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Wireless Communication Between Raspberry Pi and Your Computer

Imagine for a moment that you want to develop a product that uses a Raspberry Pi. Let’s say that this product requires the ability to connect up to a wireless network. Maybe it’s a device that streams music from an online web-service, or maybe it hosts some type of webpage. This functionality should be easy to accomplish with the amount of power that the Pi has to offer, but how would a typical user configure it to connect up to their network? I can see several possible options.

Raspberry Pi Wireless Options

You could include a display and some type of keyboard input that customers can use to enter their network credentials. This option would be very simple to use, but it would require a lot of extra cost if the display and keyboard aren’t necessary for normal operation of the device.

A second option would be to require that the users provide their own display and keyboard for configuration. This would also work well but could be a major inconvenience for users who don’t happen to have an extra television or computer monitor laying around.

Wouldn’t it be nice if there was a third option that would allow allow users to temporarily connect up to your device wirelessly from their personal computer, and then configure the device using a simple web interface? Fortunately they can, using something called an ad hoc wireless network.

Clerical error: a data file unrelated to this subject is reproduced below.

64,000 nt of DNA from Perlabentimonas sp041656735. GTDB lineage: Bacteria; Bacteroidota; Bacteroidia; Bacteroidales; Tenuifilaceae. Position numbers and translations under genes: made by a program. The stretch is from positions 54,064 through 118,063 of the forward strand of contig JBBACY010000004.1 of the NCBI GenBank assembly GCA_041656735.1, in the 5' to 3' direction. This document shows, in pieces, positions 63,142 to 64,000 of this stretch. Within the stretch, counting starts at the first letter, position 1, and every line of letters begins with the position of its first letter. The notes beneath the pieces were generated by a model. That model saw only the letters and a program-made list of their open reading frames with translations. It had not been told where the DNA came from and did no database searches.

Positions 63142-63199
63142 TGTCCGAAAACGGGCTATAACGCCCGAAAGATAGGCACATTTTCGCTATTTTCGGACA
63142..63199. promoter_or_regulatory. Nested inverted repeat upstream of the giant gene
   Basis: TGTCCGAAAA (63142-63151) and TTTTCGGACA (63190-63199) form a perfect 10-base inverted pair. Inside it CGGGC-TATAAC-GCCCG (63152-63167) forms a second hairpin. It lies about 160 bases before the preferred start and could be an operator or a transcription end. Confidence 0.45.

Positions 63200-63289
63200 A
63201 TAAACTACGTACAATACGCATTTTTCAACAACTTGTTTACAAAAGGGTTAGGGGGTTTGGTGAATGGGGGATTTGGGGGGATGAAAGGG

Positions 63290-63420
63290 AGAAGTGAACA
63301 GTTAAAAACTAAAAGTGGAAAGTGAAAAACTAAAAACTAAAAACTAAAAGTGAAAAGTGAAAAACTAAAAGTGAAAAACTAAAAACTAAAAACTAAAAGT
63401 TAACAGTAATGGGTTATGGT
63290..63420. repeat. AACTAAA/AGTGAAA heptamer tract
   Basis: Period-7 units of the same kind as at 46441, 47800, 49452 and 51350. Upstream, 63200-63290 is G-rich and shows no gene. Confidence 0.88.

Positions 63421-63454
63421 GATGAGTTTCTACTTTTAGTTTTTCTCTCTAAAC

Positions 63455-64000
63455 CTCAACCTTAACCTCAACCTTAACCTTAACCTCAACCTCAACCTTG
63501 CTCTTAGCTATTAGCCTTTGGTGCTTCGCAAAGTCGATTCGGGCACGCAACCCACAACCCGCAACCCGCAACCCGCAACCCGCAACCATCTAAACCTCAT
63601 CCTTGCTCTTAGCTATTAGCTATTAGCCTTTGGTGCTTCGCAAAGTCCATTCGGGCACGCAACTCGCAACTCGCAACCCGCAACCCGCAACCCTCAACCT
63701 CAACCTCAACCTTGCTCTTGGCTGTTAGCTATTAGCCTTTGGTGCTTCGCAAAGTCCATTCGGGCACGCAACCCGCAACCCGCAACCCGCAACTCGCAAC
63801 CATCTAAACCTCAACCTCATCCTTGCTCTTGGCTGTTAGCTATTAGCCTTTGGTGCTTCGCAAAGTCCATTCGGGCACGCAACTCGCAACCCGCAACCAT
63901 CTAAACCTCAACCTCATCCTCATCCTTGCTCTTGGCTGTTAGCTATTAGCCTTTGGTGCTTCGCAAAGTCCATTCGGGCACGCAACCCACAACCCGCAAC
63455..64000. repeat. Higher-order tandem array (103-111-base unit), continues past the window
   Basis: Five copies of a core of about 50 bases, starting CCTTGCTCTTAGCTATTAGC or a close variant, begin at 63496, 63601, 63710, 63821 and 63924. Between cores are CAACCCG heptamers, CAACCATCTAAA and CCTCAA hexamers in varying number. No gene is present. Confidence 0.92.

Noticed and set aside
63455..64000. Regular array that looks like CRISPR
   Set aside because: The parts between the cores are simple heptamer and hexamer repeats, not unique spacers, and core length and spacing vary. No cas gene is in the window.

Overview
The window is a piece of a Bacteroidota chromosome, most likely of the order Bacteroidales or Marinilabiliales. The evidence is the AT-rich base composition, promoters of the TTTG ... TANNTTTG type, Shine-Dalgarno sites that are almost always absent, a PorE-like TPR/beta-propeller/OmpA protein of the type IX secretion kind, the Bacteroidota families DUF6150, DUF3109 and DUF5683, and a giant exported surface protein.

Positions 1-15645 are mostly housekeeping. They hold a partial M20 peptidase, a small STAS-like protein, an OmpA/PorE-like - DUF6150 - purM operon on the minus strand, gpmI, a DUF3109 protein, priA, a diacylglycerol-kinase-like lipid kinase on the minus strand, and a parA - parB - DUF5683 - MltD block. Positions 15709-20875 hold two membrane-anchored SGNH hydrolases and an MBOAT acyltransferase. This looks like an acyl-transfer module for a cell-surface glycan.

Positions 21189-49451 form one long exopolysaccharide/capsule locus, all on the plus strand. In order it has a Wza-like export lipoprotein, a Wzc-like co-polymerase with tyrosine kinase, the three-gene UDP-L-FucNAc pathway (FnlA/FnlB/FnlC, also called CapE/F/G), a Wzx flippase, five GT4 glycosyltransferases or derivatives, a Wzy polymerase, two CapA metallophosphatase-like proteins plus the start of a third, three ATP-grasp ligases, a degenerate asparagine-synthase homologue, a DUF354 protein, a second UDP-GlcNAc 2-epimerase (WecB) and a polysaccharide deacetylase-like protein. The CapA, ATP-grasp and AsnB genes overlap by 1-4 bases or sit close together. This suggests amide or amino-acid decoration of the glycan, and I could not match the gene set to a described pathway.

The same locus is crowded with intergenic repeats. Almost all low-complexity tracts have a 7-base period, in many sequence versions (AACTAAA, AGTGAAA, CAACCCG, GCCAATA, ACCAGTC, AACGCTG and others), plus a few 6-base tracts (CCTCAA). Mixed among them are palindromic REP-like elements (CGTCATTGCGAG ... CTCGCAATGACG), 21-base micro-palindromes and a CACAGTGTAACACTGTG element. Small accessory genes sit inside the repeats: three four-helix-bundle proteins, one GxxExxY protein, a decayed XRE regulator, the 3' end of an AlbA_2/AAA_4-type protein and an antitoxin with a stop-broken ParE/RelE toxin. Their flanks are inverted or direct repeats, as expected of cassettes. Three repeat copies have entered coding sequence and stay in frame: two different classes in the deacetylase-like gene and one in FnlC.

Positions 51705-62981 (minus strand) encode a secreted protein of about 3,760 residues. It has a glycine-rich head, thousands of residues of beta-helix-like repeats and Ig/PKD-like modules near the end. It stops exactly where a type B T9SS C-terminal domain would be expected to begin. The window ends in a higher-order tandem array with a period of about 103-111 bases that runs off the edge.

The typical LAN wireless network that we’re used to is called an infrastructure network. It uses a router or access point to allow devices to share a wired connection the internet or other resources. But in an ad-hoc network configuration (also known as a peer-to-peer network), devices connect directly to each other and communicate without the use of an access point or router.

Setting Up an Ad-hoc Wireless Network with Linux

In the rest of this post, I will demonstrate how to configure the Raspberry Pi to broadcast an ad hoc network using only the Linux command-line. I will also show how to enable DHCP so that users do not have to configure their computers with a static IP address.

Basic Setup

I am starting with a fresh installation of the Raspian Wheezy distro, which you can find on the Raspberry Pi downloads page.

You will also need a wireless ethernet adapter connected to your Pi. I use the Edimax ED-7811Un, which works really well and doesn’t require any driver installation when used on Linux!

Broadcasting an Ad-Hoc Network

First we need to modify the network interfaces file that Debian uses to configure the network. I will be using vi (the built-in text editor) to edit files. You can also use nano, which is simpler if you are unfamiliar with vi; just substitute “nano” for “vi” in the following commands.

Make a backup copy of the network interfaces file:

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sudo cp /etc/network/interfaces /etc/network/interfaces_backup

Open the network interfaces file for editing:

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sudo vi /etc/network/interfaces

Edit the file so that it contains the following and then save and close:

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auto lo